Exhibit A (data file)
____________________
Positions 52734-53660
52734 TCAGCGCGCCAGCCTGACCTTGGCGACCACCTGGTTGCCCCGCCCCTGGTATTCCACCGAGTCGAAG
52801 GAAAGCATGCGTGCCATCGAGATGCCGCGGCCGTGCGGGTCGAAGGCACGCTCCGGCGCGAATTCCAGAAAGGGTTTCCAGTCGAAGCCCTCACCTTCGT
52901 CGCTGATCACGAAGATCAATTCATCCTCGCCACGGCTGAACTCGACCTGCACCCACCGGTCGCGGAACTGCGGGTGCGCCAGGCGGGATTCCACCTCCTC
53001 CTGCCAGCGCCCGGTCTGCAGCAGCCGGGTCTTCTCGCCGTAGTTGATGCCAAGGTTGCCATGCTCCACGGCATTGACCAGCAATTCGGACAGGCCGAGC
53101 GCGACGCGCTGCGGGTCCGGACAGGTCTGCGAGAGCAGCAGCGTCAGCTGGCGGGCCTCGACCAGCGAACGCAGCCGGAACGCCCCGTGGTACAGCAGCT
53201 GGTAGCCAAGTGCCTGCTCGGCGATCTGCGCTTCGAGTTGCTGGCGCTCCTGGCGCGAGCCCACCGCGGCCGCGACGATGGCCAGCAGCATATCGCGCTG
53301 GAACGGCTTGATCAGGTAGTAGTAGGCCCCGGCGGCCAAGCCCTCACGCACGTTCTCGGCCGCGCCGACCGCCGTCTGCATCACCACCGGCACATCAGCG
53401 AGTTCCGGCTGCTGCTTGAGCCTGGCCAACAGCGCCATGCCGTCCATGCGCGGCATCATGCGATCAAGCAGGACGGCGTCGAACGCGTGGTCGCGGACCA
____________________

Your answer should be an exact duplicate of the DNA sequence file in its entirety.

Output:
Positions 52734-53660
52734 TCAGCGCGCCAGCCTGACCTTGGCGACCACCTGGTTGCCCCGCCCCTGGTATTCCACCGAGTCGAAG
52801 GAAAGCATGCGTGCCATCGAGATGCCGCGGCCGTGCGGGTCGAAGGCACGCTCCGGCGCGAATTCCAGAAAGGGTTTCCAGTCGAAGCCCTCACCTTCGT
52901 CGCTGATCACGAAGATCAATTCATCCTCGCCACGGCTGAACTCGACCTGCACCCACCGGTCGCGGAACTGCGGGTGCGCCAGGCGGGATTCCACCTCCTC
53001 CTGCCAGCGCCCGGTCTGCAGCAGCCGGGTCTTCTCGCCGTAGTTGATGCCAAGGTTGCCATGCTCCACGGCATTGACCAGCAATTCGGACAGGCCGAGC
53101 GCGACGCGCTGCGGGTCCGGACAGGTCTGCGAGAGCAGCAGCGTCAGCTGGCGGGCCTCGACCAGCGAACGCAGCCGGAACGCCCCGTGGTACAGCAGCT
53201 GGTAGCCAAGTGCCTGCTCGGCGATCTGCGCTTCGAGTTGCTGGCGCTCCTGGCGCGAGCCCACCGCGGCCGCGACGATGGCCAGCAGCATATCGCGCTG
53301 GAACGGCTTGATCAGGTAGTAGTAGGCCCCGGCGGCCAAGCCCTCACGCACGTTCTCGGCCGCGCCGACCGCCGTCTGCATCACCACCGGCACATCAGCG
53401 AGTTCCGGCTGCTGCTTGAGCCTGGCCAACAGCGCCATGCCGTCCATGCGCGGCATCATGCGATCAAGCAGGACGGCGTCGAACGCGTGGTCGCGGACCA